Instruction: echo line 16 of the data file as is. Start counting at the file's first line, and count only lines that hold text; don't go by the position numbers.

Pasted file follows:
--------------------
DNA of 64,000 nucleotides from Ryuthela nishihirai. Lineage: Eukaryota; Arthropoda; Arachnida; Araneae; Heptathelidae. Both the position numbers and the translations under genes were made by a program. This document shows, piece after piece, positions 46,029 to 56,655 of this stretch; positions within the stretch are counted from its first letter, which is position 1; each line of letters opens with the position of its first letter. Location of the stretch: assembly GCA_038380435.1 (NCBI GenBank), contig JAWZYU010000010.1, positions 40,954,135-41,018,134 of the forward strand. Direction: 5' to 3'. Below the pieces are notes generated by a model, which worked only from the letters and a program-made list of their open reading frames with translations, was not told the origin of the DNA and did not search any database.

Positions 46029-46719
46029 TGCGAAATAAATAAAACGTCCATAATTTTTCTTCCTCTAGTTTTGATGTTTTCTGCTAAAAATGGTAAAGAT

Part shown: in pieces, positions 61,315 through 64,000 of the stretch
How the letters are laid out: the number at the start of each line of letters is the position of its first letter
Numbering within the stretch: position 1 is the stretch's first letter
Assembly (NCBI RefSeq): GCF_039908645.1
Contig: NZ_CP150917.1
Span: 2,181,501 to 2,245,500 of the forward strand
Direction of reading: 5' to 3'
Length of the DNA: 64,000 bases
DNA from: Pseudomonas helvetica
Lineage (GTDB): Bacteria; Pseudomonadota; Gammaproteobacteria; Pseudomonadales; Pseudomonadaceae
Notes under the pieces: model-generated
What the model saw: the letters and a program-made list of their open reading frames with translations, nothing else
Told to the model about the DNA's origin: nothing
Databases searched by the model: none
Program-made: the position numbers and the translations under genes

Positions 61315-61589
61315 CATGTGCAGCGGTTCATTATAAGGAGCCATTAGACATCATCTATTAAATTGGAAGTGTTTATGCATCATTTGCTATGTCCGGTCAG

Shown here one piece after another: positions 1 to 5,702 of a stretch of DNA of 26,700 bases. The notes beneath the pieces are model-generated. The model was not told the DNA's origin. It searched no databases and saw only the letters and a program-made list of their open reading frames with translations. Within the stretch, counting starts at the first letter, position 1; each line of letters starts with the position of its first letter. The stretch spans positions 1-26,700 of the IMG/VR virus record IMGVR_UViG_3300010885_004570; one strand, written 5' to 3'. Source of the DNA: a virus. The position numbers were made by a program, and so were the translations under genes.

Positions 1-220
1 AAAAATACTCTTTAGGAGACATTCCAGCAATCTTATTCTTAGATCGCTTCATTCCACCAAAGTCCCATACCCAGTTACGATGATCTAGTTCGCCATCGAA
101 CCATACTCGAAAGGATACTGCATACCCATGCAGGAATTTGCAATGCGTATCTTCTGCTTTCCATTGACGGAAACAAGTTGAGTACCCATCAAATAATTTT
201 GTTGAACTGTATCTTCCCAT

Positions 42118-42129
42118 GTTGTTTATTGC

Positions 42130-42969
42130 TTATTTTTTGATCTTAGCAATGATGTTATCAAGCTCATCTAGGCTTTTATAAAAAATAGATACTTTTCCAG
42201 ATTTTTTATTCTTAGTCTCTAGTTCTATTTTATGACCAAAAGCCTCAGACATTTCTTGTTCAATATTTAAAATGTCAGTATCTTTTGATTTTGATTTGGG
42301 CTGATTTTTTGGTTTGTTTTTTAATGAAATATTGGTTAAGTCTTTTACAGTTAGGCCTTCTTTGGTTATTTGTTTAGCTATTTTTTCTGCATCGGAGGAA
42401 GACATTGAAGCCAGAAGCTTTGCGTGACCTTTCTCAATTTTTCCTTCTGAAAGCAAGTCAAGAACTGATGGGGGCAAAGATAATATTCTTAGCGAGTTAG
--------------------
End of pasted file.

Told to the model about the DNA's origin: nothing